There’s a live recording of a Bruce Springsteen song — “The River,” I think — with a long spoken introduction in which Springsteen talks about his difficult relationship with his father. The elder Springsteen, a veteran of World War II, didn’t understand what his son was doing with his long hair and his late nights and his rock n’ roll and all of that business. He tells his son just wait until the army gets you, they’ll make a man of you. Well, Bruce’s draft number comes up. By the time he’s supposed to go in for his physical, he’s too scared to say anything to his parents, so he takes off for a few days with his friends. When he gets back, his old man asks him where he’d been. Bruce said he’d been to the induction center for his army physical. “So what happened?” “They didn’t take me.” “That’s good, son. That’s good.”
Like Springsteen, Jeff Cole (“But everyone calls me Cole”) has a difficult father, a World War II veteran who came back to work as an accountant in the oil business. He’s moved the family around — Mexico, Egypt, Midland (Texas), “one armpit to another” as Cole puts it — and at home he always has the TV on too loud for conversation, but insists that Cole get up and change the channel if for some reason a music group comes on. Outside the Gates of Eden opens in 1965 on Cole’s first day at a new school, St. Mark’s, a pricey private school in Dallas, the latest oil-patch stop. Cole is a junior, and he’s paired for tennis practice with Alex Montoya — “small and wiry, light-skinned despite the Mexican name. Short black hair parted on the left. Good-looking and confident—hell on women, Cole figured.” (p. 3) Cole is new, and a scholarship kid; Alex is established at the school, and rich.
It’s the beginning of a lifelong friendship. Outside the Gates of Eden begins in 1965 and ends, not quite 950 pages onward, at an unspecified “Later” some time after 2016. Cole and Alex are still alive and still friends, despite some of their best efforts on both counts over the course of the intervening years. They bond over cars and sports and, most of all, music. Cole’s admiration for Alex is already visible in the sentence quoted above. Shiner shows what Alex sees as he brings Cole home for dinner the Friday after that first tennis set:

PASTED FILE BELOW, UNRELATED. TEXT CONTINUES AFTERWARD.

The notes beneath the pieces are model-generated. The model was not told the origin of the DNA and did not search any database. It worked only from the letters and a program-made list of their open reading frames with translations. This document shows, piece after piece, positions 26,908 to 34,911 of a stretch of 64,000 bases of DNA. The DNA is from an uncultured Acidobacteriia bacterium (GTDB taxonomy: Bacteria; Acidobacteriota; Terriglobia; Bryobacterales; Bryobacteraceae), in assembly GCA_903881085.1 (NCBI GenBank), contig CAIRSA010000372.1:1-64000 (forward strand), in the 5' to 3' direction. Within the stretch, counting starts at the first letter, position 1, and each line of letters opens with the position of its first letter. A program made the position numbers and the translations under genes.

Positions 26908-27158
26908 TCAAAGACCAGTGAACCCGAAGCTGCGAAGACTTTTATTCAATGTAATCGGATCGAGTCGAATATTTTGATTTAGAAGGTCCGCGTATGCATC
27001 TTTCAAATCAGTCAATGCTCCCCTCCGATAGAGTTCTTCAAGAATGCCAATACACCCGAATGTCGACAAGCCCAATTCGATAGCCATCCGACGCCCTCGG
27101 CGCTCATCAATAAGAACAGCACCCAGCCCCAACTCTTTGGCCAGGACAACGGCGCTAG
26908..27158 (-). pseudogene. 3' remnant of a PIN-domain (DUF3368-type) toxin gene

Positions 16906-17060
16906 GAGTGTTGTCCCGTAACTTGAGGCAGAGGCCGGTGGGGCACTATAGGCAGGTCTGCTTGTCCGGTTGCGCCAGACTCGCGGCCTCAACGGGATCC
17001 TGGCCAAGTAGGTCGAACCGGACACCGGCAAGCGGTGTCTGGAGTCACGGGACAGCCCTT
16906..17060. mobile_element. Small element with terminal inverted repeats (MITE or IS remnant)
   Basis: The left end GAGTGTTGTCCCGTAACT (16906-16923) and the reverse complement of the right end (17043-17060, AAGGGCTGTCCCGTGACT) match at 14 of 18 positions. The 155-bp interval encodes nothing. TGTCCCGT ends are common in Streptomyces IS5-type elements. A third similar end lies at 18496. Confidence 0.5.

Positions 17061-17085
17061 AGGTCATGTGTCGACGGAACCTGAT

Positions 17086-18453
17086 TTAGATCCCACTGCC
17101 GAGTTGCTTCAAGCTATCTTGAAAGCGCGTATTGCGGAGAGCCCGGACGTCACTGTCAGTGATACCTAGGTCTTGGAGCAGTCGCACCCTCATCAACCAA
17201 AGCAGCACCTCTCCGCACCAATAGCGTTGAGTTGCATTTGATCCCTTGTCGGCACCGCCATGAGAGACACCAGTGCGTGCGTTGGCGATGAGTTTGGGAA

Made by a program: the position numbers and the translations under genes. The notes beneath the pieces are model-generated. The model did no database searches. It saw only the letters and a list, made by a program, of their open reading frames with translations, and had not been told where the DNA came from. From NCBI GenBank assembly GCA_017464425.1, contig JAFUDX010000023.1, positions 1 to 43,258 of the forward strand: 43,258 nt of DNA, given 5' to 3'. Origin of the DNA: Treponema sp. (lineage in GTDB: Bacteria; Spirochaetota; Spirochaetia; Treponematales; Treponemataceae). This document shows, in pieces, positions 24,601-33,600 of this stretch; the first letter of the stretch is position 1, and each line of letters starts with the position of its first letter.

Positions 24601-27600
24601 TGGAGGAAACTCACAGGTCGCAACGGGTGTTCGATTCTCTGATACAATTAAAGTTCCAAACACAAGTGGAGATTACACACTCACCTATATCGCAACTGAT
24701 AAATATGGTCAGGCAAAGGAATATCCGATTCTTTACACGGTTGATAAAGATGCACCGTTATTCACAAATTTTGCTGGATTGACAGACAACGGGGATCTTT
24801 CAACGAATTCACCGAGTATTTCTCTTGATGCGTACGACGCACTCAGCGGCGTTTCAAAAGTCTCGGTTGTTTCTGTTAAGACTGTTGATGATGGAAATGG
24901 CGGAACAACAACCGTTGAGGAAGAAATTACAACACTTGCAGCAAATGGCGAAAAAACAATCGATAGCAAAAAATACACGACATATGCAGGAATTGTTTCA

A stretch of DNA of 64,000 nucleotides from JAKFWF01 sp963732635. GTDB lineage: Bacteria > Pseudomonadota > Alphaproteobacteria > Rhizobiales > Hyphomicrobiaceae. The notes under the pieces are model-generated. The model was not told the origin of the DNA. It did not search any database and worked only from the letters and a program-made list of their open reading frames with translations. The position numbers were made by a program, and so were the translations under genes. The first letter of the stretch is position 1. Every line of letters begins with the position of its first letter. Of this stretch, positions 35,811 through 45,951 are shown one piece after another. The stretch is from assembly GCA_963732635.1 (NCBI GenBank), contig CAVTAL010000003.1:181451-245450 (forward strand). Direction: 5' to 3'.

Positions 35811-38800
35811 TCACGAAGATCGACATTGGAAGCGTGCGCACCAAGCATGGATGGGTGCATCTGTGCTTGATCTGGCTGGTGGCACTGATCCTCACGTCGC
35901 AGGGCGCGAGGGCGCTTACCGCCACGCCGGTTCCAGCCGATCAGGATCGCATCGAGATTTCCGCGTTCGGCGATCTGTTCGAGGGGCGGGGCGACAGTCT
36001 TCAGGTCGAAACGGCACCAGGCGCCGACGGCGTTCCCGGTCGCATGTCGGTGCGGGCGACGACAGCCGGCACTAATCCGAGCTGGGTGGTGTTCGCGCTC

Alex was nervous despite himself as he parked behind the house. You could see there was something about “this Cole character,” as his mother already called him. Alex felt like his own attempts at coolness were transparently lame, whereas Cole was the real deal, standing outside looking in, not with hunger but with indifference.
They got out of the car and he watched Cole take it all in, the pristine driveway, the perfectly rectangular hedges, his sister’s red T-bird convertible, the privacy fence and the pool beyond it, the two-story brick house, less than ten years old. “Nice,” Cole said, “What does your father do to get this kind of bread?”
“Import-export, real estate, he’s got a piece of the Cuauhtémoc brewery in Monterrey, I don’t even know anymore where it all comes from. Once you get past a certain point, being rich is a full-time job all by itself.”
“You don’t approve?”
“It’s not that simple. I love my father. I just don’t want to be him.” (pp. 6–7)
It’s music that sets Cole’s heart on fire. From the first time Alex plays him one side of a Bob Dylan album, Cole’s head is spinning. A few weeks later, they see Dylan’s show in Dallas “and Cole snapped a mental picture to take with him for the rest of his life—blue lights washing the stage, the giant shadow of the bead of the bass guitar on the white backdrop, the drummer and the piano player both hunched over, Dylan wide open to the microphone, the lead guitarist watching him, as everyone in the audience was watching him, leaning forward into the song, as Cole was, and all of them, together, surrendering.” (pp. 33–34)